Telehealth brings the virtual classroom to rural providers
New research shows a telehealth network is an effective way to conduct certification courses in chemotherapy biotherapy to oncology nurses living in rural areas--but most say they'd rather do their training in-person.
In Kansas, certified chemotherapy/biotherapy trainers are only available in metropolitan areas, according to Oncology Nurse Advisor. To meet the growing demand for chemotherapy certified nurses, The Midwest Cancer Alliance, The University of Kansas Cancer Center, and The University of Kansas Center for Telemedicine and Telehealth partnered to deliver a chemotherapy/biotherapy training course using interactive tele-videoconferencing.
As a result of this initiative, which began in 2008, 174 nurses from seven communities across the state have completed the course via ITV and received their provider card, according to the article.
"The increased number of nurses certified in ONS Chemotherapy Biotherapy through the MCA demonstrates that this method of delivery is successful and supports our plan to expand our professional development opportunities using ITV as the delivery mechanism," the researchers concluded.
While the MCA members have access to the ONS Chemotherapy Biotherapy course online, they indicated that they would prefer to participate in an in-person delivery of the course, according to the research, which was presented at the Oncology Nursing Society meeting this week.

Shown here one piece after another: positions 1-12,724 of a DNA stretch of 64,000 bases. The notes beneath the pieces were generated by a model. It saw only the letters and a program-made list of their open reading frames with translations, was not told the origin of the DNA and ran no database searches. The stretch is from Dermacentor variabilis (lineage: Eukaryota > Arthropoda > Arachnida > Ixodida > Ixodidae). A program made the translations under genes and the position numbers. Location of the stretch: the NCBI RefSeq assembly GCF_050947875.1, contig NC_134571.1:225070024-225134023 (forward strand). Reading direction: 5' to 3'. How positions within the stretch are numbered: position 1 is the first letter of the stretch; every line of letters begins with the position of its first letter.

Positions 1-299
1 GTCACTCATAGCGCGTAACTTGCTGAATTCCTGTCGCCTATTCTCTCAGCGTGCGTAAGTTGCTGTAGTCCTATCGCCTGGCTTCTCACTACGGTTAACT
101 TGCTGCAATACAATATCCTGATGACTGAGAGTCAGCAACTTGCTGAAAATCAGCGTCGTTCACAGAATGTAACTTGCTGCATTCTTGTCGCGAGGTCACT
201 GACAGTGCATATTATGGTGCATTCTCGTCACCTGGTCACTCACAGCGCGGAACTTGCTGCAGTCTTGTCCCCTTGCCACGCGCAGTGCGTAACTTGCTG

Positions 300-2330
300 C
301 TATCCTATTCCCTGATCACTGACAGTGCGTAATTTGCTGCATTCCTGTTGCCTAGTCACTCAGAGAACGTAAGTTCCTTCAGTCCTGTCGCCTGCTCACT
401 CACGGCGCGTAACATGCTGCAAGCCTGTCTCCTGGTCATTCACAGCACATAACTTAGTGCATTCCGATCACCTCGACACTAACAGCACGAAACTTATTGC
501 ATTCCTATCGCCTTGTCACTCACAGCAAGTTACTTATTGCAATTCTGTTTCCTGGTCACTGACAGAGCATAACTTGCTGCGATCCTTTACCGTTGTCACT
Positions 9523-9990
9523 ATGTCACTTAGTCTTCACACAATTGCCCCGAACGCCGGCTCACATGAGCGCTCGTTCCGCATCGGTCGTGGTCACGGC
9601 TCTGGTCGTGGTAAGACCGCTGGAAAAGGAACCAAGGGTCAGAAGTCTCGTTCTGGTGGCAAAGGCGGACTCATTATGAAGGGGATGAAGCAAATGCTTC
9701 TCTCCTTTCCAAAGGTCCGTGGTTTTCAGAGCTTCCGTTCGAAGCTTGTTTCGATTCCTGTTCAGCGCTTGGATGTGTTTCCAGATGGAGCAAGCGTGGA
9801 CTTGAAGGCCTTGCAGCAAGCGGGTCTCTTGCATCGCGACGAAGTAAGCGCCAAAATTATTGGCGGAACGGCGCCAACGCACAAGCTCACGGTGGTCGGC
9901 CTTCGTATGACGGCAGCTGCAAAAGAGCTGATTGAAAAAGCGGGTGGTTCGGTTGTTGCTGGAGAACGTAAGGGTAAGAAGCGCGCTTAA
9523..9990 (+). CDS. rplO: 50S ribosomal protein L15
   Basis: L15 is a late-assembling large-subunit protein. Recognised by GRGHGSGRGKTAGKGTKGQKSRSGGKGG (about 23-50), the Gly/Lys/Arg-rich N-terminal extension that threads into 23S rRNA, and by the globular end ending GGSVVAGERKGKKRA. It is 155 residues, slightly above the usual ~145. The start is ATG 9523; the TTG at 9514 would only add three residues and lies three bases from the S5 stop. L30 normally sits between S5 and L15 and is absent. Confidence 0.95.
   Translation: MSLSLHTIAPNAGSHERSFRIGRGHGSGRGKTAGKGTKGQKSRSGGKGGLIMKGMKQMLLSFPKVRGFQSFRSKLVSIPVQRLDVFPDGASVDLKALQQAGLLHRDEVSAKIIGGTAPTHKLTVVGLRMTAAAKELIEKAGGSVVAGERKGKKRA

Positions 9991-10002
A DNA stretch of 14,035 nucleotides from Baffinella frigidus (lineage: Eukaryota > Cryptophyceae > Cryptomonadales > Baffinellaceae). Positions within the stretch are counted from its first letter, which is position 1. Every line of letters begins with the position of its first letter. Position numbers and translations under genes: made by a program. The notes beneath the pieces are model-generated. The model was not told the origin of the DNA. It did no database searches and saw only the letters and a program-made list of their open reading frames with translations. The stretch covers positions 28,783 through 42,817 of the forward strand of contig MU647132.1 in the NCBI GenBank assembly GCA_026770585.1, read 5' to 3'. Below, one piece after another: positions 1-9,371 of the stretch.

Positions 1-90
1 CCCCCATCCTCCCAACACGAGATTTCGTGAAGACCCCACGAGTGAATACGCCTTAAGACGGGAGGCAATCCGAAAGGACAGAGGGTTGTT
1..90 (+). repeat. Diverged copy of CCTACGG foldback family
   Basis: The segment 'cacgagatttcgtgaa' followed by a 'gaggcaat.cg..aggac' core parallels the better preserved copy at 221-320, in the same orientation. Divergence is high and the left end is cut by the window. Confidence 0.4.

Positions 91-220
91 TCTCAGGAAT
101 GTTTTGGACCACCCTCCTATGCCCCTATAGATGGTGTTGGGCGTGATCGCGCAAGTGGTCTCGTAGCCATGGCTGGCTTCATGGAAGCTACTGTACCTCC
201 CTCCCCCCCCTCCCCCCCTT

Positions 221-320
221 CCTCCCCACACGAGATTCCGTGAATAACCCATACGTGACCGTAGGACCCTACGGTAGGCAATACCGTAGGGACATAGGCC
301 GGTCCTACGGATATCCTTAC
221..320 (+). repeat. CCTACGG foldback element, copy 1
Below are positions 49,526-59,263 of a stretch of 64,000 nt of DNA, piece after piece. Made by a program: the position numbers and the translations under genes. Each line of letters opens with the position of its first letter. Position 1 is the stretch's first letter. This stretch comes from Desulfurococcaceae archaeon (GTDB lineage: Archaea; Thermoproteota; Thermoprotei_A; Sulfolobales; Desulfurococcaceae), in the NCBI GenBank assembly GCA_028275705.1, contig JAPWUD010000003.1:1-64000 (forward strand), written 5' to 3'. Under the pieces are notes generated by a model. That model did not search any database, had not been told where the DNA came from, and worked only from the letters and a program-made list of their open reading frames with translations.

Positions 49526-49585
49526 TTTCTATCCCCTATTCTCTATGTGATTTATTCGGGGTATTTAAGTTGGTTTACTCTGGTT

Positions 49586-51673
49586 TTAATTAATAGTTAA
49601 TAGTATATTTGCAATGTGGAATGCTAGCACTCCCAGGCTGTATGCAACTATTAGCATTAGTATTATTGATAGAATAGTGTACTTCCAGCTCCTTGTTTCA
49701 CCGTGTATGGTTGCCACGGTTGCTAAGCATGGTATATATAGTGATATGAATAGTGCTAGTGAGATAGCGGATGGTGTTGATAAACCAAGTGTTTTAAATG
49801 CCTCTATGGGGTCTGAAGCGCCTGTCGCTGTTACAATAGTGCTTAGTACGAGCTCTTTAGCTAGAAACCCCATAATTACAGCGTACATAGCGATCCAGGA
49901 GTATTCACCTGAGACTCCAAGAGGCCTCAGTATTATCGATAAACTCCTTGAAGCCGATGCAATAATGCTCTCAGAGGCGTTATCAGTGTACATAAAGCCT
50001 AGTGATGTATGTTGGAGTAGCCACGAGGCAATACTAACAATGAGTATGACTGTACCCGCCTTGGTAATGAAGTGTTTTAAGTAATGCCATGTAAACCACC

Rural communities are particularly suited to remote learning programs, noted an article published earlier this year in the Journal of Cancer Education.
"Difficulties accessing continuing professional education contribute to the challenges of providing comprehensive healthcare in the rural setting," the authors wrote. "Telehealth can inform and educate rural providers about changes in medicine and evidence-based practices, both of which may help them provide quality care."
Some programs offer combination live and remote training programs, FireceHealthIT reported earlier this year.
InTouch Health, Platinum Training partner on surgical 'telementoring'
Telehealth tech gets smaller, cheaper; docs remain wary
U.S. telemedicine efforts lacking
The mobile technology revolution